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Mirror's Edge 360 Review

21/05/2010 Thinking Perpetual Gamer Review
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Mirror's Edge 360

Mirror's Edge



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Mirror's Edge create tense first person platforming. But it was the way my mind kept the experience alive me between games - wrestling with the architectural puzzles - that I most enjoyed. I had been infected with parkor visions where the architecture I passed through was no longer practical but instead now offered a puzzling play space.

Prior to my time with Mirror's Edge, architecture was little more than the marriage of metal and mathematical precision. But after exploring the white-washed, politically oppressed world with my parkour protagonist Faith, every building, walkway, bridge and stairway became a means to end. It became second-nature to analyse each to see how I might use it to reach our destinations.

Mirror's Edge was a difficult beast to tame. It taught me a brutal lesson in trial and error. For every successful leap across a rooftop, there'd be more than a handful of failures. The first-person perspective, which could make an otherwise simple jump relatively tricky, was also often frustrating. Finding exactly where my feet where planted prior to a massive jump or wonky wall run was often guesswork.

If this guesswork happened to pay off, however, a once frustrating experience would instantly be transformed. It's not that my last guess was the luckiest, it just happened to be the most educated. As I played I slowly improved, and my parkour skills with it.

I'd become engrossed in the residents of this desolate world.

Yet even as I became an expert, I'd still encounter obstacles too difficult to tackle in a single sitting. I'd return to Mirror's Edge hours, days, or even weeks later in attempt to conquer it. But strangely it was the time between these sessions that stayed with me. I'd rehearse the jump in my mind, over and over in the hope that I might stumble onto an effective solution. My day to day life became a perpetual parkour practice zone.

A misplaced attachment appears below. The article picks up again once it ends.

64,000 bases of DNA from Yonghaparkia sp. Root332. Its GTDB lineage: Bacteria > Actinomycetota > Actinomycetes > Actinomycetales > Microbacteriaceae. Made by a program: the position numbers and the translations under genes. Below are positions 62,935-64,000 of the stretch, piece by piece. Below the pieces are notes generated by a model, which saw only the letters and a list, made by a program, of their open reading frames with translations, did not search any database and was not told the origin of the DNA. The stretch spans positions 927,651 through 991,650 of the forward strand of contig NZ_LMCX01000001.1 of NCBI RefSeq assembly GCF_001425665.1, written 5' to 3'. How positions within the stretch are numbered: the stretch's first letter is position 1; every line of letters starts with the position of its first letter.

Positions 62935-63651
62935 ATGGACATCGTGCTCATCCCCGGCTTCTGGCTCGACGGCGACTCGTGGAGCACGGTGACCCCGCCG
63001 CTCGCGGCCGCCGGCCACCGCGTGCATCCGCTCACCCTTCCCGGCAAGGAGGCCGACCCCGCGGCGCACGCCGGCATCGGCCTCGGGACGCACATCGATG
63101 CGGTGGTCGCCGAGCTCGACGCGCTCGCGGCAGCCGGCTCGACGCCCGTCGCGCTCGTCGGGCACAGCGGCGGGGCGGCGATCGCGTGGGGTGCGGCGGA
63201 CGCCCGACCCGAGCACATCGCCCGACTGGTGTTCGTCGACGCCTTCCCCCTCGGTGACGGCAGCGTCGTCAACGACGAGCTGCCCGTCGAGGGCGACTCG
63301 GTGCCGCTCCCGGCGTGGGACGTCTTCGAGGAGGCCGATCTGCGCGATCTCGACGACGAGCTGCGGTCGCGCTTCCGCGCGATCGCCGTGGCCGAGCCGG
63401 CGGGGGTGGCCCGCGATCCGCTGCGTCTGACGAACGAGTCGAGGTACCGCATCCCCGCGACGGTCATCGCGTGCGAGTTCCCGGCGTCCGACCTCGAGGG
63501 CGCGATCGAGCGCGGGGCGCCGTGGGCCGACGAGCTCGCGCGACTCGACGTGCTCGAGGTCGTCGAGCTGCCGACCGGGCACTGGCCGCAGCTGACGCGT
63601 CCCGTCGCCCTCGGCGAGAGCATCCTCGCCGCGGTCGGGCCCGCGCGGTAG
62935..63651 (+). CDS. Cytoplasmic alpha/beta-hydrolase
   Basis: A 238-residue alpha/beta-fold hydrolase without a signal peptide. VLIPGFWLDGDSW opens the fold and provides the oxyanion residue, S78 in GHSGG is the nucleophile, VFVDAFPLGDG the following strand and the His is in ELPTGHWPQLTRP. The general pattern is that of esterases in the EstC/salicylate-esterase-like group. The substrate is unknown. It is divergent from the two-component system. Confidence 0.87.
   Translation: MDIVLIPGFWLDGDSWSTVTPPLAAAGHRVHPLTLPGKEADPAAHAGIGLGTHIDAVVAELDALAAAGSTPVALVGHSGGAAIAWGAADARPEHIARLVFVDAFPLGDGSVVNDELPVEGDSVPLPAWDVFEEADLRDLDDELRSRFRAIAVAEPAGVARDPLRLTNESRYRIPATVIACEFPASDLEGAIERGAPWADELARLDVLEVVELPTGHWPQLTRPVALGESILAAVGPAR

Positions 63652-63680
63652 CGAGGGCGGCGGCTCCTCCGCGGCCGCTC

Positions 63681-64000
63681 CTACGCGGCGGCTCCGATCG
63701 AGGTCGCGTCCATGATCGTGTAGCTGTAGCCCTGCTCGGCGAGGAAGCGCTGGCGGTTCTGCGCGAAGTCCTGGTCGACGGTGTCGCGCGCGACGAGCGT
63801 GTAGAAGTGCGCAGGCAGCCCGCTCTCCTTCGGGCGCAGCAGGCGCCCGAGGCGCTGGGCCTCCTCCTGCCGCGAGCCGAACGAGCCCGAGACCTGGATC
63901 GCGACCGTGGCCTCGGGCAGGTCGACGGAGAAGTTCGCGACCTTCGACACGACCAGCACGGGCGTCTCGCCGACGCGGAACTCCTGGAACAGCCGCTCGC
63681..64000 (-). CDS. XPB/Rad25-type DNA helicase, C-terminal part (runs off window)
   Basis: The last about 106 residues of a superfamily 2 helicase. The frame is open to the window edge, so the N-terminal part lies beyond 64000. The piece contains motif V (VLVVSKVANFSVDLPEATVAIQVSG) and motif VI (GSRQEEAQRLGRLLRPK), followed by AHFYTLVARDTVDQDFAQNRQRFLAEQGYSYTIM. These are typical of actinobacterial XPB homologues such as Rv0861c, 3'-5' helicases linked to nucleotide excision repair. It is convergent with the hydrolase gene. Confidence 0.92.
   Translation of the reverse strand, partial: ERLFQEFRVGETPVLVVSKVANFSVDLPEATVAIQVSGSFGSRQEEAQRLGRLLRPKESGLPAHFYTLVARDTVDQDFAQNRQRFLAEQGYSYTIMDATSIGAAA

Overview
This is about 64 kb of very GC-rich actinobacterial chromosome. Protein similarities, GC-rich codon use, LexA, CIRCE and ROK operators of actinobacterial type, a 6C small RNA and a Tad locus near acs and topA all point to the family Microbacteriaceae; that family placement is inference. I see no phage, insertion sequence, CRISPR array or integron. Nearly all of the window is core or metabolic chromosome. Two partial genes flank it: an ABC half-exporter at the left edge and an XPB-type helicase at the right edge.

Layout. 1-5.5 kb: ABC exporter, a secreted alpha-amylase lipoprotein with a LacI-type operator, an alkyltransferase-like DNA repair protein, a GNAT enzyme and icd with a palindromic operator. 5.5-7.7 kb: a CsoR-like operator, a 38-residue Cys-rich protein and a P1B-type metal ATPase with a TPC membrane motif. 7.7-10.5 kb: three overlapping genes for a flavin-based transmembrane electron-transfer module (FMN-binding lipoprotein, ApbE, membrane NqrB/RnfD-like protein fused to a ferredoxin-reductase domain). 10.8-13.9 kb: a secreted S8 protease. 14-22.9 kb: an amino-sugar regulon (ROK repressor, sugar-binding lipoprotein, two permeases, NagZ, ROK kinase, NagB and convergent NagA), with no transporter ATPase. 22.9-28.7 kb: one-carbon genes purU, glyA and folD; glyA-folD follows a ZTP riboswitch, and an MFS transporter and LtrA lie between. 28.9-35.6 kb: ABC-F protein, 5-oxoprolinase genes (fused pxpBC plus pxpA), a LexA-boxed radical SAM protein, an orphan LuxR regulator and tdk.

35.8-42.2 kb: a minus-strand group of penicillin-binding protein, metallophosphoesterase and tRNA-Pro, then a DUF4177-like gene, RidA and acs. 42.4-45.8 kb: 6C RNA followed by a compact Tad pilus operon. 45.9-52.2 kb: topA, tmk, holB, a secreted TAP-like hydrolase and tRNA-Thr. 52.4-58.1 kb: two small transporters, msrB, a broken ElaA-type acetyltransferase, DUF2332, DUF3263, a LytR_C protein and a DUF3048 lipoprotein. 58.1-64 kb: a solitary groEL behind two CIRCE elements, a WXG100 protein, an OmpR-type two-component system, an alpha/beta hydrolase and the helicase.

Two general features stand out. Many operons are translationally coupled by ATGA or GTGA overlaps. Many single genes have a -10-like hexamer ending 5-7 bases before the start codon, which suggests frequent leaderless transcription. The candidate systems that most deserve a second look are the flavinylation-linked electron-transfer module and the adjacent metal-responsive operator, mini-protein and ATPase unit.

In the game, armed guards are also littered throughout the city, strategically positioned to stop you in your tracks. You have a choice: disarm them and use their weapons against them or discard their weapon and disable them by less lethal means - or I guess ignore them altogether. Because Faith's ability to handle weaponry was limited, I usually employed the two friendlier approaches.

Thankfully, the world in which I ran was accommodating to Faith. Anything that suggested it was of use - such as a pipe, a platform, or a vent - was highlighted by a red overlay. Although this was the game's suggested route, it wasn't always the most efficient, or the most fun. In fact, most of my time was spent finding routes that deviated from this set path. The best of Mirror's Edge was discovered through exploration - the more time I was willing to invest, the more efficient my routes would become, and the faster I'd become.

An experience that colours how I see the world I walk around in.

Mirror's Edge wasn't real parkour. It was better. A fall or a fracture in the real world was nothing more than a checkpoint or retry in-game. Effectively, I wasn't putting my life on the line but Faith's. My mistakes meant her death - a luxury that real practitioners of the sport don't have. And after returning to her shoes almost two years later, it's obvious that Mirror's Edge was an anomaly. Since then, no game has been willing to take such a risk - mechanically or artistically - to introduce such an innovative and immersive experience.

It's still an experience that colours how I see the world I walk around in.

Written by Dom Roberts

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Dom Roberts writes the Perpetual Gamer column.

"Welcome to my perpetual gaming reviews. My quest is to look for that one Xbox 360, PS3, Wii, DS lite and PSP game that links my own ongoing life to it."

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